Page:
Defendant contends that this medical testimony rests largely on speculation and conjecture and that the court erred in permitting the doctors to state categorically that the accident in their opinion caused the subsequent medical condition; that the jury verdict is grossly excessive when viewed in the light of plaintiff's twelve-hour stay in the hospital and the nature of his subsequent medical care. Defendant also contended in its motion for a new trial that it had newly discovered evidence of plaintiff's condition prior to the accident which would bear on the issue of his present condition; finally, defendant urges that under the recent Supreme Court pronouncement, People ex rel. Noren v. Dempsey, 10 Ill.2d 288, the defendant should have been required to submit himself for a physical examination, as requested by defendant.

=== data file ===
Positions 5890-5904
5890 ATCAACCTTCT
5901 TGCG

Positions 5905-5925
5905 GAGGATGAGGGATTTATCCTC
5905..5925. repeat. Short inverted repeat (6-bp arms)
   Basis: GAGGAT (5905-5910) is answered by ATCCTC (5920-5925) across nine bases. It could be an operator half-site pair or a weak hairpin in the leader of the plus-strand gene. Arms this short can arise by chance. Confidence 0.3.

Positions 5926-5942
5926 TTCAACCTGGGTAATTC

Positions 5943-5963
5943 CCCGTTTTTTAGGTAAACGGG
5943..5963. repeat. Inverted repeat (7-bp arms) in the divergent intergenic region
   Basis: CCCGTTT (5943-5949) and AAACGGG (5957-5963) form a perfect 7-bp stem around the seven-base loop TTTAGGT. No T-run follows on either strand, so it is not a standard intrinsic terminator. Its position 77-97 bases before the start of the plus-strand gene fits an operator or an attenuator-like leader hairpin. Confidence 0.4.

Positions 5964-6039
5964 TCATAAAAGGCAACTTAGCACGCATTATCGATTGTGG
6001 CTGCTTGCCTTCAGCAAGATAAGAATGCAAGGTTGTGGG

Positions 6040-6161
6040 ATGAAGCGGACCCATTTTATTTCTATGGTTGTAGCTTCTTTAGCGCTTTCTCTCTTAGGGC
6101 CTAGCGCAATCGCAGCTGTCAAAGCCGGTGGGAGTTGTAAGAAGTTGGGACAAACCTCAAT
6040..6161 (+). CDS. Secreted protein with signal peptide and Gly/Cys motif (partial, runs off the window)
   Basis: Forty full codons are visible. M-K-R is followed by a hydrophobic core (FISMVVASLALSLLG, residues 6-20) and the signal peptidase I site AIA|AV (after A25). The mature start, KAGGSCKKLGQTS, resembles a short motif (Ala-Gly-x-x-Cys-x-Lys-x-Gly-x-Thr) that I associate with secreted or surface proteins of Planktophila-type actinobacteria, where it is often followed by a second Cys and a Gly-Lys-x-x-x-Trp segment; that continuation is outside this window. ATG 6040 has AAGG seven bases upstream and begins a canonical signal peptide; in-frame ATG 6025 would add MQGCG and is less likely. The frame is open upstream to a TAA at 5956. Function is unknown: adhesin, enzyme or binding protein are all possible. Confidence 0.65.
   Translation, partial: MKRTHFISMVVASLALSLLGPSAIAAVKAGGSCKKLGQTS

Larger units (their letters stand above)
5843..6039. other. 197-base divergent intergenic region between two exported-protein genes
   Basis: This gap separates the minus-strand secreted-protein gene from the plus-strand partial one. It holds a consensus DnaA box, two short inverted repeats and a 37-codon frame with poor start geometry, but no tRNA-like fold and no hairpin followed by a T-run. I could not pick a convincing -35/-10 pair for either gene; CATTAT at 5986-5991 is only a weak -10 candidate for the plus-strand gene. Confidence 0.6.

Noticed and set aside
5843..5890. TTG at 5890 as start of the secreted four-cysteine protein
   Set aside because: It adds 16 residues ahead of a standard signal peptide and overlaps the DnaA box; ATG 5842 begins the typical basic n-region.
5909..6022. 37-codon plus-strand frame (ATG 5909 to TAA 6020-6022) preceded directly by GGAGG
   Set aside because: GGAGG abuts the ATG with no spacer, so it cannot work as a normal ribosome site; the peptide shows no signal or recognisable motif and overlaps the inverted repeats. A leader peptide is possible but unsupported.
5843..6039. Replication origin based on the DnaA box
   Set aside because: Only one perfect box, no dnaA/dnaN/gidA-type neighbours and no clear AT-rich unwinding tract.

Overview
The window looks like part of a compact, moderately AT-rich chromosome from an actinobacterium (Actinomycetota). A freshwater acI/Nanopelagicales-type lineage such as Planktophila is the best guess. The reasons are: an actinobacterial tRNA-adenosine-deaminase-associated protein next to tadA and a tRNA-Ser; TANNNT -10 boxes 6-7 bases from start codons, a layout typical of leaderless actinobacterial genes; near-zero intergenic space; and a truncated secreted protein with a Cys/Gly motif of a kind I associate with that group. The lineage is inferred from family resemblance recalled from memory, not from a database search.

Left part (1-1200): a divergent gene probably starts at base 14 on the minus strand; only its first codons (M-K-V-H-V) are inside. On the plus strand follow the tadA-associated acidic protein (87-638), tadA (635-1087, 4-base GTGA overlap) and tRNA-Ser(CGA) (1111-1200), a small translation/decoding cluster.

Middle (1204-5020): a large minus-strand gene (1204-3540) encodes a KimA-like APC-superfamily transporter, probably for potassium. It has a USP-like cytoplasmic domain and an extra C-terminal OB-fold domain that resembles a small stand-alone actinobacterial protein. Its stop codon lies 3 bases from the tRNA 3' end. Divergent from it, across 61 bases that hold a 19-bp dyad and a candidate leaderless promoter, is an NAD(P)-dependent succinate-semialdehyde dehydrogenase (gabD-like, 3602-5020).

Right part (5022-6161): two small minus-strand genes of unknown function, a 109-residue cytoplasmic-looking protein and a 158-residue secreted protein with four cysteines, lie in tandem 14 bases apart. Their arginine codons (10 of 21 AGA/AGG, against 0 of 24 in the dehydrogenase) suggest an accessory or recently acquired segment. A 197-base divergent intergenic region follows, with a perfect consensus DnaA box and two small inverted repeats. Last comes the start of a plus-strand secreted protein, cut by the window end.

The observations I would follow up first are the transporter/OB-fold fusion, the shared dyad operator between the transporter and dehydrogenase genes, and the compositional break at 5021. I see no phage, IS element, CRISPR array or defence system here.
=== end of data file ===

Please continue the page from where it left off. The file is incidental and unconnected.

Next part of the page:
In our view, the key question raised is as to the sufficiency of the medical evidence linking plaintiff's condition to the accident. While normally, a matter best left for the jury's determination, here, we have concluded that a fair consideration of this issue by the jury was foreclosed by testimony of two experts which categorically related the accident and subsequent medical condition. Doctor Barnes, a neurologist of eminence, asserted in the course of his testimony, "The accident is the cause of epilepsy." Doctor Miller, a man 70 years old, with wide experience in the field of orthopedics, in his testimony emphatically informed the jury, "The condition found here could and did result from that injury." Defendant's objection to the latter testimony was overruled. It seems clear under our law that such testimony was improper and invaded the province of the jury since a dispute existed as to whether the accident caused the injury. Kimbrough v. Chicago City Ry. Co., 272 Ill. 71; Santiemmo v. Days Transfer, Inc., 9 Ill. App.2d 487, 133 N.E.2d 539; Zbinden v. Demoulin Bros. & Co., 245 Ill. App. 248; 18 I.L.P., Evidence, p. 436. In the Kimbrough case the court held it was prejudicial error to permit medical testimony that the condition of the patient was caused by the accident.